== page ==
As the book is launched today in stores, I had a chance to catch up with the author and cover many topics. From the life and times of Bill Veeck, to the process in creating the book and the road ahead for Paul Dickson. You are in for a treat today folks, as you will get to know about the book directly from the author himself. In talking to Paul, I was blown away by the dedication and commitment he showed in putting together The Greatest Maverick. From the number of people he interviewed and the amount of research he undertook, Paul went to great lengths in putting together the book. Now as Bill Veeck: Baseball’s Greatest Maverick hits the bookshelves, you will find out why the book will be an important addition to your baseball library.


Featured on MLB reports, I proudly present my interview with baseball author, Paul Dickson and his newest baseball book – Bill Veeck – Baseball’s Greatest Maverick:

JH:  Thank you for joining us today on MLB reports Paul. Your new book “Bill Veeck- Baseball’s Greatest Maverick” is about to be launched. You must be very excited!

PD:  Very excited, Indeed. The book releases on Tuesday April 24, 2012. My publisher is Walker & Co. The year is important because it is the 50th anniversary of Veeck’s own biography Veeck: As In Wreck, a groundbreaking book which still commands an immense readership. But that book was Bill’s own story—a true autobiography—mine a true biography.

For example, Veeck’s book has a paragraph on his experiences in a war zone in the South Pacific during World War II. It is a full chapter in my book. This is the situation where Veeck was wounded and this is where he became part of a cohort of men who saw combat and came to baseball. Few know that Yogi Berra was in the second day of the D-Day invasion or that  Monte Irvin went in on the 6th day. I interviewed a lot of war vets for the book including Irvin but also the late Bob Feller, Ralph Kiner, Jerry Coleman, and Lou Brissie who lost part of his leg in combat but came back to pitch for Connie Mack. Read the rest of this entry

“Wilpon’s Folly” by Howard Megdal: Baseball, Business and Legal Book Review

Sunday February 12, 2012


(Bloomsbury:  2011)

MLB reports – Jonathan Hacohen:  As I close my Google Books reader, I start to reflect on Howard Megdal’s latest book. I finished the book recently, but found myself going back to re-read certain parts over and over. Partly to comprehend the extent of the points within the book. But mostly because it was just damn interesting. Wilpon’s Folly broke new ground in several new ways for me. When I finished it, I felt more educated. I had a deeper understanding for the Mets, their ownership and troubles. I wanted to debate and discuss what I had read. All marks of another hit by one of the top rising baseball writers of our time. If you didn’t know the name Howard Megdal before, you certainly will know it after reading Wilpon’s Folly. Every important writer has their piece of work that puts them on the map, so to speak. Wilpon’s Folly is Howard’s masterpiece. (more…)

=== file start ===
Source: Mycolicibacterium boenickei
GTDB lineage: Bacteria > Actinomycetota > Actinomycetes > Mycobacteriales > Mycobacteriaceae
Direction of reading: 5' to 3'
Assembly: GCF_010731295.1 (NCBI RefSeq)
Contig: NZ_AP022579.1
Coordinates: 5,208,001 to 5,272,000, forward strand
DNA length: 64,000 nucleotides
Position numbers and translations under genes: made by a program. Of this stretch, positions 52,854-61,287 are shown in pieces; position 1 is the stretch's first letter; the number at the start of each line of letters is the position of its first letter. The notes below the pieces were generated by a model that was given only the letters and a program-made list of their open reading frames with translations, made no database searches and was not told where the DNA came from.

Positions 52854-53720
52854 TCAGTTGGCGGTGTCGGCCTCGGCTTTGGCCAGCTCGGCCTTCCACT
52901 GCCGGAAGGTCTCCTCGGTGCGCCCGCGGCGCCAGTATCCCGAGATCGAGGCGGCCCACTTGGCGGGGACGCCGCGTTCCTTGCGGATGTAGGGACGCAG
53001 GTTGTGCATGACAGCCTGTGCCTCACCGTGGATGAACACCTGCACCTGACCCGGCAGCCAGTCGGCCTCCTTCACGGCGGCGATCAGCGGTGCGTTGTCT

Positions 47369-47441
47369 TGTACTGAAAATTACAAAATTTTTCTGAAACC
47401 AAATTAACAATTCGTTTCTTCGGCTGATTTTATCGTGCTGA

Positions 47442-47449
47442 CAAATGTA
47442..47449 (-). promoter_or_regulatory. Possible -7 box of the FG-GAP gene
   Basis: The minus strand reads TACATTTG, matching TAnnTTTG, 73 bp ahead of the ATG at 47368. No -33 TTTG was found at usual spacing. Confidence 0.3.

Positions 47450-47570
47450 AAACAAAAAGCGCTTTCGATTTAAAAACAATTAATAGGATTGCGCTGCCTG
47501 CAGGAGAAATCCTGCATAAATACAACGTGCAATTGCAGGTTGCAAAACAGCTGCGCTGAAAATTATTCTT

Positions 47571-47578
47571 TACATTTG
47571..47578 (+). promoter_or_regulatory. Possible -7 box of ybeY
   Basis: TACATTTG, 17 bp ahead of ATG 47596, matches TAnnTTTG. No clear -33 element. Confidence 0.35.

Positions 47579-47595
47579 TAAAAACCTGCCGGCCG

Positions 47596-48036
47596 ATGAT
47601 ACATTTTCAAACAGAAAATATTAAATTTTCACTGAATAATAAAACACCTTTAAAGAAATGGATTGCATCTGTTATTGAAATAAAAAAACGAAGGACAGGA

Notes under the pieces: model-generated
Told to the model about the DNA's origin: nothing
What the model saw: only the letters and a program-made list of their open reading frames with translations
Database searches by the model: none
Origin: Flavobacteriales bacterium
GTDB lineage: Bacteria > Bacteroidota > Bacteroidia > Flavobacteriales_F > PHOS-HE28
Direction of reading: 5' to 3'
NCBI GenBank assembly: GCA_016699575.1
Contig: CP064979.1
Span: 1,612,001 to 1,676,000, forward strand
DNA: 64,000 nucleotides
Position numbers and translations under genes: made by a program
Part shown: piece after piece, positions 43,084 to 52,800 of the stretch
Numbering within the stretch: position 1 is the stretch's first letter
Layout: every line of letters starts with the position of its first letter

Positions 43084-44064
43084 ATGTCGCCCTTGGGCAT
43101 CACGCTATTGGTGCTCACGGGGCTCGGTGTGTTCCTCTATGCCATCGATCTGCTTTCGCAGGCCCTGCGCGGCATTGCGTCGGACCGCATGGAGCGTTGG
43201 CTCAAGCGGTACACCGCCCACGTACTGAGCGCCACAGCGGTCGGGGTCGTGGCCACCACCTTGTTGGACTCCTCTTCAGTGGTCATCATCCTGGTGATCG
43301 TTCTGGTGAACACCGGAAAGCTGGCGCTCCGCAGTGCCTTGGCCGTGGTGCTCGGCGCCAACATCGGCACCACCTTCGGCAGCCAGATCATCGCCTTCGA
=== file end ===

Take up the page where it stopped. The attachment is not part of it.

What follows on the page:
MLB Book Review “All You Can Be: Dream It, Draw It, Become It!” by Curtis Granderson

Tuesday December 27, 2011

“All You Can Be”:  BY Curtis Granderson

(Triumph Books:  2009)

MLB reports – Virginia Califano (Guest Writer):  My adoration for Curtis Granderson began to develop ever since he suited up the pinstripes. Once he homered in Opening Day against the Red Sox in 2010, I was sold. And ever since then, he has given me more and more reasons to love him – especially after his MVP-worthy 2011 effort. What’s not to like about the guy? He’s a real professional – the epitome of what it means to be a Yankee. He was voted one of the friendliest players in baseball by his fellow ballplayers. He’s friendly, but maybe not if you’re an opposing pitcher. The guy can hit. Like, well. And he’s been known to flash the leather. And okay, maybe I have a little “thing” for him…I mean just look at him. He’s adorable. Gotta love that smile. And he’s so smart. I could listen to him talk or watch him play all day long…

I didn’t really think it was possible to admire Curtis Granderson any more than I did. But I came home yesterday to a package at my door from Brad, the young man behind The King Of Sports Blog of the FanVsFan Network. It was Curtis Granderson’s book, “All You Can Be: Learning & Growing Through Sports.” Brad thought I’d enjoy reviewing it. He was right.

Needless to say, my infatuation with Curtis Granderson has blossomed even further. “All You Can Be” gets two thumbs up from me.